Democrats Ask Drug Policy Office to Do More to Combat Opioid Epidemic
Twenty Democratic senators are asking the Office of National Drug Control Policy to do more to combat the opioid epidemic, according to the Associated Press.
The lousy U.S. job market has made it more urgent for workers with criminal convictions to seek to have their records purged so they can compete for work, the Wall Street Journal reported Nov. 11.
Petitions to clear criminal records have spiked in states like Michigan, where 46 percent more convictions will be set aside this year than last; Florida will expunge 43 percent more convictions, while Oregon will set aside about 33 percent more.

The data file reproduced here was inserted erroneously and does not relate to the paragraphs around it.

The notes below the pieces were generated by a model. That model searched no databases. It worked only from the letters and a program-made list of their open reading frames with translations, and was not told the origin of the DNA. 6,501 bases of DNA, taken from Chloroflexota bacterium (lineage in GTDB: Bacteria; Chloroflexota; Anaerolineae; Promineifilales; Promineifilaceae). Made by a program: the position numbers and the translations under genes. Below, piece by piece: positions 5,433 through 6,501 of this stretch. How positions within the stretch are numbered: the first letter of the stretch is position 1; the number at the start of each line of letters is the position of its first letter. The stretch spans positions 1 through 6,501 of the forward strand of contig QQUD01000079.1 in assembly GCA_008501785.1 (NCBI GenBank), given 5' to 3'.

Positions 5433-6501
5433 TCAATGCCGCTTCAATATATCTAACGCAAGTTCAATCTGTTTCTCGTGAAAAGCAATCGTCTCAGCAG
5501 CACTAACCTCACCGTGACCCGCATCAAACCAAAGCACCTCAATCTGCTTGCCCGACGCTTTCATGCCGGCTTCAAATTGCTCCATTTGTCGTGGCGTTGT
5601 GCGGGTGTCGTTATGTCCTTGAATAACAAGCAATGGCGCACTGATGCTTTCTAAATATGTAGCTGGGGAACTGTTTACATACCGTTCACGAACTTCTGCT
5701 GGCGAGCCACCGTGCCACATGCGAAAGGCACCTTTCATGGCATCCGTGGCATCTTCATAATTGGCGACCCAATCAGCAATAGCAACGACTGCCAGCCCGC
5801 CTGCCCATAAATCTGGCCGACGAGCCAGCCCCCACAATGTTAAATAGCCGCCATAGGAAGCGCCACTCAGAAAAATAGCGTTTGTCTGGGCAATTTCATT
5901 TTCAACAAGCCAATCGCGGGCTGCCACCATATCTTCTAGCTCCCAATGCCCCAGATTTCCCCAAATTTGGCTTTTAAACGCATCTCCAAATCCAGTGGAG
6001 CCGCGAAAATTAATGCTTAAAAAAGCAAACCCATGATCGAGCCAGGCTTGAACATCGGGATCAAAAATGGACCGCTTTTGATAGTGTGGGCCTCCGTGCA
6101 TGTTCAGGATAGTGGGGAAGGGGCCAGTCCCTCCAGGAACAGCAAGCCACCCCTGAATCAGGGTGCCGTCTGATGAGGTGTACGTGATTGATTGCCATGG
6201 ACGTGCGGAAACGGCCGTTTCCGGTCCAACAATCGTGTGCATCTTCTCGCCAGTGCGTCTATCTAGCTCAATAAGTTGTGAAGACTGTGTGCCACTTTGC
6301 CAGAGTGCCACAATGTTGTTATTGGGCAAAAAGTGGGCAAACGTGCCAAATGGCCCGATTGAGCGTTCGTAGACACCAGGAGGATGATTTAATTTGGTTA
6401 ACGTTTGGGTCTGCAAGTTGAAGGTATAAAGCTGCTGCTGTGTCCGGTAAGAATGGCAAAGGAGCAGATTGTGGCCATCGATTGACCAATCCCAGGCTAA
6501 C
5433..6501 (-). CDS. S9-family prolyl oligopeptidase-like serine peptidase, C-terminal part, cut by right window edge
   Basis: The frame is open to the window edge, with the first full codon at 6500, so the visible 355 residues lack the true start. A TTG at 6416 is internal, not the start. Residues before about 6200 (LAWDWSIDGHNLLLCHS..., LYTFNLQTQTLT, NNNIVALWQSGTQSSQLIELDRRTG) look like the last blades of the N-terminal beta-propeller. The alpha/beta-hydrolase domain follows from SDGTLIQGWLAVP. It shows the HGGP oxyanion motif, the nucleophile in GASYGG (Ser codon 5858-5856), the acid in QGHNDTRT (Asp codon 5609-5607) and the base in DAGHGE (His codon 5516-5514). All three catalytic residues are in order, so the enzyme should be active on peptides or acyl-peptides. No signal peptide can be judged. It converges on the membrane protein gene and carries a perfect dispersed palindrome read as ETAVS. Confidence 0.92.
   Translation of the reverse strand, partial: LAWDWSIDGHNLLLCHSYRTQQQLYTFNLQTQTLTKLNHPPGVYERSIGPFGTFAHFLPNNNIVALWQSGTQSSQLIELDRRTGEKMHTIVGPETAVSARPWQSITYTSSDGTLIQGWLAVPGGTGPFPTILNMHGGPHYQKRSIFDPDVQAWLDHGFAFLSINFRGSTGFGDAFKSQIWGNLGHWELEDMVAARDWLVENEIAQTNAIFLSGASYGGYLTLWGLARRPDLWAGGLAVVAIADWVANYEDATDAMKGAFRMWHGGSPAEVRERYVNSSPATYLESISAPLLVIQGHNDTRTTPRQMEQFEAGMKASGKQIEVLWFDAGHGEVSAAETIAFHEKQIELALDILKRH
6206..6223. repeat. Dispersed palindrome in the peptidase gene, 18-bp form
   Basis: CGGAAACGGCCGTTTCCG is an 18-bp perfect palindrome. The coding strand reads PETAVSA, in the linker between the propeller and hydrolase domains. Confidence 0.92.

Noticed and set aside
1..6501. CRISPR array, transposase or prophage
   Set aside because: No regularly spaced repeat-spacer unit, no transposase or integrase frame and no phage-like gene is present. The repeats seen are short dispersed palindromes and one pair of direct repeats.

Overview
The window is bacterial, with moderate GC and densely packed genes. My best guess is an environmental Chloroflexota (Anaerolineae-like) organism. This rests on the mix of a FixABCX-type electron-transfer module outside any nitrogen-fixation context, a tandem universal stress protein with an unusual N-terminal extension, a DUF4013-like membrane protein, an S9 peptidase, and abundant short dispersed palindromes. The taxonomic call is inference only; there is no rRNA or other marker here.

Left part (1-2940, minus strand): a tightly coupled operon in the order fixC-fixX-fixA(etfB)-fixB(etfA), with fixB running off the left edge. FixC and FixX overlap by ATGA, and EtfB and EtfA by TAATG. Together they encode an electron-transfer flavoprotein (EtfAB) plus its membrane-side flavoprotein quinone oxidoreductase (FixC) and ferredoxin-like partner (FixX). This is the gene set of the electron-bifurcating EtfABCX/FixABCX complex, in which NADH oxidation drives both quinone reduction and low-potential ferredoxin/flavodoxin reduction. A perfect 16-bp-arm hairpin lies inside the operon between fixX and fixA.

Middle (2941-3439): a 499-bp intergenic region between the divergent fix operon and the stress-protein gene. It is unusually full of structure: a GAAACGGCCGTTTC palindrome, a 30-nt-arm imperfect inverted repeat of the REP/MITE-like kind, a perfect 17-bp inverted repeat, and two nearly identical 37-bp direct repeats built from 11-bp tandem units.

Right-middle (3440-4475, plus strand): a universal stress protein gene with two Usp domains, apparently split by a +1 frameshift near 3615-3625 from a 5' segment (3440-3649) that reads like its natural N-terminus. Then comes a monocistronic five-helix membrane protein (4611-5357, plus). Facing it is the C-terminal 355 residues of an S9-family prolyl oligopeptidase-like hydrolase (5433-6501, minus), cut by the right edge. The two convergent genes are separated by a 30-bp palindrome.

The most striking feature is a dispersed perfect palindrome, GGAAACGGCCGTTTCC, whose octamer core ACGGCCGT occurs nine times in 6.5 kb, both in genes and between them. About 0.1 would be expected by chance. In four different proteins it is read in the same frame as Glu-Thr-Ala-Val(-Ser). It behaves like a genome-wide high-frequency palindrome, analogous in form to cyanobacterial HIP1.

“I've had more people come in to talk to me about having their records expunged in the last year than I have had in the previous 13 combined,” said Florida defense attorney Michael Hornung.
The war on drugs has contributed greatly to the increase in the number of Americans with criminal convictions, at a time when more than 80 percent of employers conduct criminal background checks on prospective employees.
In Pennsylvania, state Rep. Tim Solobay recently drafted legislation to allow expungement of misdemeanor convictions for offenses like disorderly conduct and marijuana possession. Arrests for marijuana possession more than tripled between 1980 and 2007.